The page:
It’s Not Personal, It’s Just Business.
By Brian Reilly, CFA
Senior Municipal Advisor | Managing Director
In our prior Newsletter, we showcased the failure of Silicon Valley Bank (SVB) and used it as a cautionary tale of why public funds depositors should ensure the funds they hold with depository institutions are not subject to the risks associated with such crises. As we stated, the rapidity at which a bank’s financial condition can deteriorate won’t likely offer ample time to react, as depositors can withdraw funds at the speed of a mouse click or tap on a smartphone. In the matter of a little more than a business week, SVB went from a headline to receivership administered through the Federal Deposit Insurance Corporation (FDIC), ultimately resulting in the second largest bank failure in U.S. history.
While the FDIC and its other federal partners seem to find ways to bend over backwards to shield depositors, it really isn’t practical to rely on these extraordinary measures to protect your funds. It should be assumed that the standard insurance coverages of the FDIC and its counterpart in the credit union space, the National Credit Union Association (NCUA), will apply. That’s essentially $250,000 per depositor, although there are some aspects of FDIC and NCUA coverage that may afford a single depositor up to $500,000 in total coverage. Similarly, there are some states that provide deposit guaranty programs, but those funds are subject to appropriation and usually limited to a specific dollar amount, which may or may not be sufficient to make all public funds depositors whole.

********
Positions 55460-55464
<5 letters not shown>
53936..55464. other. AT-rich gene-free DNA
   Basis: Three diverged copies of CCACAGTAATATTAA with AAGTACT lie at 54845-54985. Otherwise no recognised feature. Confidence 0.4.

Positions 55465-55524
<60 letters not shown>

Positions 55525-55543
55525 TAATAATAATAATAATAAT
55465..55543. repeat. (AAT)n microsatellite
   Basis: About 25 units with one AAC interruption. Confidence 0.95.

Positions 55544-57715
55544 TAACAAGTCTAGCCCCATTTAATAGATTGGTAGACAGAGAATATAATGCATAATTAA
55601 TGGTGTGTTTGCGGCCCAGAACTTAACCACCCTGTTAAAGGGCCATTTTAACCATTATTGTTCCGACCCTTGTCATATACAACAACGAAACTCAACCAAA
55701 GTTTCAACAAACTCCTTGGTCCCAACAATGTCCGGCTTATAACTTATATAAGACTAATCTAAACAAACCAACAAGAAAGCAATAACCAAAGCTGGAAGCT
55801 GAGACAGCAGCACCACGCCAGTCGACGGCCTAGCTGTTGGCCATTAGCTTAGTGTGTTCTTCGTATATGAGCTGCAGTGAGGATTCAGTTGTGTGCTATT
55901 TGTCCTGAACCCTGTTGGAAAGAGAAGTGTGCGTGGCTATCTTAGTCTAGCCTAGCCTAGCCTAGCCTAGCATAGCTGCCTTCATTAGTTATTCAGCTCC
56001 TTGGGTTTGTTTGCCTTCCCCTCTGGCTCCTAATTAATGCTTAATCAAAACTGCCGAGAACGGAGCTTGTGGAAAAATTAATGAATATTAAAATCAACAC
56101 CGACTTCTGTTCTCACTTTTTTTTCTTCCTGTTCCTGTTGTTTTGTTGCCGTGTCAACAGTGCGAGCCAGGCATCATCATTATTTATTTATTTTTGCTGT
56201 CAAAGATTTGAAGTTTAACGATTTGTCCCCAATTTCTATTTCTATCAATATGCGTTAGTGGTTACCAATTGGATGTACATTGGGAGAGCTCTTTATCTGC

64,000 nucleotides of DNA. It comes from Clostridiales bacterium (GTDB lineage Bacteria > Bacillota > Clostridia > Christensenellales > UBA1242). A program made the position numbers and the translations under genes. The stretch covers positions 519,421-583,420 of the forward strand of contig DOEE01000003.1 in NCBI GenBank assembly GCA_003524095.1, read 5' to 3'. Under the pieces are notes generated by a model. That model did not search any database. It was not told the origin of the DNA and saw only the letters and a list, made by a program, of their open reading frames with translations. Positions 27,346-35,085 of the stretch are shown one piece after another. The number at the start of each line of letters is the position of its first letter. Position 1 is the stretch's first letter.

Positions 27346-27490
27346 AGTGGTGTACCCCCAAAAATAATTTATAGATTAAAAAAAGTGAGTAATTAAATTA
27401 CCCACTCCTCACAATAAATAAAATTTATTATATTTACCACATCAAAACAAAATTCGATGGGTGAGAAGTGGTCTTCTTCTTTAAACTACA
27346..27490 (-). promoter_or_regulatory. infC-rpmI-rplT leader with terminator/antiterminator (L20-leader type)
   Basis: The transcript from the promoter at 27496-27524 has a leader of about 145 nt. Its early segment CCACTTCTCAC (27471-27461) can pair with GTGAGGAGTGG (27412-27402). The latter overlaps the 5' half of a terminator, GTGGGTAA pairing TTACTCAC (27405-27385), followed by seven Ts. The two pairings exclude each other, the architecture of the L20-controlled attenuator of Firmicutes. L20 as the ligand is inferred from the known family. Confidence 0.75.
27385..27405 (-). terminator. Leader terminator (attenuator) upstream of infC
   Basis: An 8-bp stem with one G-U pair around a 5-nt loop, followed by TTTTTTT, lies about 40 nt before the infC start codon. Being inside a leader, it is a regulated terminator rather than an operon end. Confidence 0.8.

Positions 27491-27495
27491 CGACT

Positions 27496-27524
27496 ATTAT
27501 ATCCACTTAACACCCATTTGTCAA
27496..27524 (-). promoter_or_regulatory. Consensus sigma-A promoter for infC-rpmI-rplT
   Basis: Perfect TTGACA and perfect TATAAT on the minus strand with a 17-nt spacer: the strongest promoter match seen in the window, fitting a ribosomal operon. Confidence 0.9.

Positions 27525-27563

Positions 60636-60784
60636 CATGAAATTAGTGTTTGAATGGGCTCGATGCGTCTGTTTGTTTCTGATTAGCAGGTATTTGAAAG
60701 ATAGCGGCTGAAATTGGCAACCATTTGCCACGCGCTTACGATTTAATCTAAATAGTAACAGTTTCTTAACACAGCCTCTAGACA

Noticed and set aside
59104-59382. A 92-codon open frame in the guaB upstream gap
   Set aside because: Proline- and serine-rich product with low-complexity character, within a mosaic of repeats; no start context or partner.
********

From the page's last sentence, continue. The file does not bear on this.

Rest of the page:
The balances you hold with any one depository institution will likely exceed insured amounts at some point in any given fiscal year. At these junctures, you are essentially an unsecured creditor of that institution, which places you in a precarious position. It’s important to remember that, in these situations, you’ve become a lender, so you should think like one. What do lenders do when they are concerned about a borrower paying back a loan? They secure their investment in the borrower by requiring a pledge of collateral that could be legally taken and liquidated in the event of non-payment or default. Depository collateral substitutes for the credit of the bank and can make public funds depositors whole in the event of a bank failure. While some states require collateralization of uninsured deposits, many do not. Regardless, all governmental entities should consider it a best practice.
Of course, when it comes to collateralization, the devil is truly in the details. A term of art often referred to in the industry is “perfecting” collateral. This entails:
- Establishing a legal right and enforceable security interest in the assets being pledged
- Identifying what assets can be pledged as collateral and whether substitutions are allowed
- Determining where the collateral will be custodied
- Calculating the minimum amount of collateral and how those assets are periodically valued
- Defining the means by which the depositor can take control of the collateral
There are four key questions depositors need to consider when collateralizing public funds deposits”